March 15

Subjective well-being and personality

Posted by aadsera

Ed Diener and Richard E. Lucas consider that one of the most robust and consistent conclusions reached in the field of subjective well-being (SWB) is that the components of SWB are moderately related to personality. The tendency to experience emotions, whether mild or strong, is stable over time. Emotional variability is also stable in the long term.

Reports that people make on their subjective well-being do not reflect arbitrary decisions based on temporary and unstable factors. By contrast, cognitive and affective components of SWB are consistent over time and across situations. This allows them to be reliably predicted based on personality traits. For example, extraversion is moderately correlated with pleasant affect, whereas neuroticism is moderately correlated with unpleasant affect.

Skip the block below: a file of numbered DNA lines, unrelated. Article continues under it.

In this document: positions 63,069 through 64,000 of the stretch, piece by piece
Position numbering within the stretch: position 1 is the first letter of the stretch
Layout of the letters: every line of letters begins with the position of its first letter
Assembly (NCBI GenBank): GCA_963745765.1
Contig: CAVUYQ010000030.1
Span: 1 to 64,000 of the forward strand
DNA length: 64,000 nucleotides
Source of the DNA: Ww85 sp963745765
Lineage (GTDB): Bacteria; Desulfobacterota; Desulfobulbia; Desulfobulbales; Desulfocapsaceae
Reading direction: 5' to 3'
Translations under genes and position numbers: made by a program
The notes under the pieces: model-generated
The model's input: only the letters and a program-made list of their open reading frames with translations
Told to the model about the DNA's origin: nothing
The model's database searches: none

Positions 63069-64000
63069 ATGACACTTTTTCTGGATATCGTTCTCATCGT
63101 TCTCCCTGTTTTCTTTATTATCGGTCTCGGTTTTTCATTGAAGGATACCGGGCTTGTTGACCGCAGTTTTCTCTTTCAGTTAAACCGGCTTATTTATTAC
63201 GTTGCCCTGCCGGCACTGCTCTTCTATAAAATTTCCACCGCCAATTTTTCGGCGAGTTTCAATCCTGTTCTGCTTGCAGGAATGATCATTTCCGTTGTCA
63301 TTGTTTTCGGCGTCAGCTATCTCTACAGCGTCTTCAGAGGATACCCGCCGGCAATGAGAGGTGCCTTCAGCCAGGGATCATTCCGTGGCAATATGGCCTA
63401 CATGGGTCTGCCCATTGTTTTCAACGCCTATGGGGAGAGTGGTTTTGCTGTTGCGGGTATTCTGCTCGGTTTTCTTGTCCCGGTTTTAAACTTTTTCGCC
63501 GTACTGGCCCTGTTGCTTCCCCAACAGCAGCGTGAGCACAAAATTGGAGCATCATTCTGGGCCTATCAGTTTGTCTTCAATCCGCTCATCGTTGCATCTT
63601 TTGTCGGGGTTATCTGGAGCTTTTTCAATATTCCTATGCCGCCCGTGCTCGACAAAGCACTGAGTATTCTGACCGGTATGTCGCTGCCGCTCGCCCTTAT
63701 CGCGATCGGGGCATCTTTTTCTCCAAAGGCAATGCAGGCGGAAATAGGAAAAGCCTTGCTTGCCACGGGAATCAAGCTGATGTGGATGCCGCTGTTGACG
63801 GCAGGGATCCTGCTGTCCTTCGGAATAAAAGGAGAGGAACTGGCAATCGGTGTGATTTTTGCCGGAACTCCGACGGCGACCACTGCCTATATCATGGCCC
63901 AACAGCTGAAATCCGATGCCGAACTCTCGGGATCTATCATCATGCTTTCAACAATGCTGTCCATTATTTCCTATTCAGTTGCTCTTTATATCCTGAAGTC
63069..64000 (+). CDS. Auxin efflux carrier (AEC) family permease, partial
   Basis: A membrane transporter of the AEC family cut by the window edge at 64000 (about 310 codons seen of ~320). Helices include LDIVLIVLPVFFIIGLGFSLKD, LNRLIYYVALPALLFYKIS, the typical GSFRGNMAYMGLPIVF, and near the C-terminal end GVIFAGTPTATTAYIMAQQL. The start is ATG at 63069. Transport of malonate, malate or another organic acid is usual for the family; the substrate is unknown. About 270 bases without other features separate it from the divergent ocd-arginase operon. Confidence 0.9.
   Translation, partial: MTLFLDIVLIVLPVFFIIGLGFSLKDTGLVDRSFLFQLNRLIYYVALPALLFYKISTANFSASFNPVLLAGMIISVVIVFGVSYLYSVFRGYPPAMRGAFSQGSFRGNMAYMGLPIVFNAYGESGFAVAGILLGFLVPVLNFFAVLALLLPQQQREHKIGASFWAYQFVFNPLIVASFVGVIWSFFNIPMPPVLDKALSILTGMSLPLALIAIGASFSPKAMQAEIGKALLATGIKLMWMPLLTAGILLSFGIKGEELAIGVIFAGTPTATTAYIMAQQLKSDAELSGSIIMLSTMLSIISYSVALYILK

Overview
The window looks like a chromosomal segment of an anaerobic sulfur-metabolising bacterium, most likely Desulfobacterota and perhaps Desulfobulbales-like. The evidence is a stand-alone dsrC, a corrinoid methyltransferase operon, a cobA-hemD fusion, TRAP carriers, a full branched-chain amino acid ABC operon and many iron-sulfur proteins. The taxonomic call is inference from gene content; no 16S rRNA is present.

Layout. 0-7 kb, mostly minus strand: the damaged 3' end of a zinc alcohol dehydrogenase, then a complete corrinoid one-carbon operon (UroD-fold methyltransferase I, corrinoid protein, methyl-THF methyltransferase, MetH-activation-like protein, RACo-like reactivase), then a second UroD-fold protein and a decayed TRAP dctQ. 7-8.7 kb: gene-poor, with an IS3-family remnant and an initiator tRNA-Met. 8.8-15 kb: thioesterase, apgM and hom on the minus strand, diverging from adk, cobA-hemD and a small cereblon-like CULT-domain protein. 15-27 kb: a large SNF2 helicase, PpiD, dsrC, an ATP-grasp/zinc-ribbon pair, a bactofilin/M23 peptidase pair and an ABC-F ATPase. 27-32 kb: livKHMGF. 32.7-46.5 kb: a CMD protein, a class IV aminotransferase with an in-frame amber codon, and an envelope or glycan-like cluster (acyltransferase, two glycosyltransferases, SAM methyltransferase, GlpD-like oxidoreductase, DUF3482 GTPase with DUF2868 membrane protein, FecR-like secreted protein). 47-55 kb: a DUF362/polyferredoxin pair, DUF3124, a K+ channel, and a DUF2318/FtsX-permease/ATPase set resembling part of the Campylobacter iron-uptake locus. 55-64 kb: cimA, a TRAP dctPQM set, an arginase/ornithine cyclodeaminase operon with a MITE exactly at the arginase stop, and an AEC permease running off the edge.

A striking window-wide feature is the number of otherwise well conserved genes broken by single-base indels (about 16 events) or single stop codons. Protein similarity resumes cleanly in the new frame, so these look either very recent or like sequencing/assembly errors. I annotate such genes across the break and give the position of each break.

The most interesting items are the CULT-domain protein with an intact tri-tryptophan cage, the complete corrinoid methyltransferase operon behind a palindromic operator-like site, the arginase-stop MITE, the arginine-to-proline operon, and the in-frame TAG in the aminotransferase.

This does not mean that personality is the only factor that influences SWB; it only indicates that there is a strong and consistent relation.

Reference:
Diener, E., Lucas, R.E. (2003). “Personality and subjective well-being.” In Kahneman, D., Diener, E., Schwarz, N. [Eds.] Well-being: The foundations of hedonic psychology. (pp 213-229). New York: Russell Sage Foundation.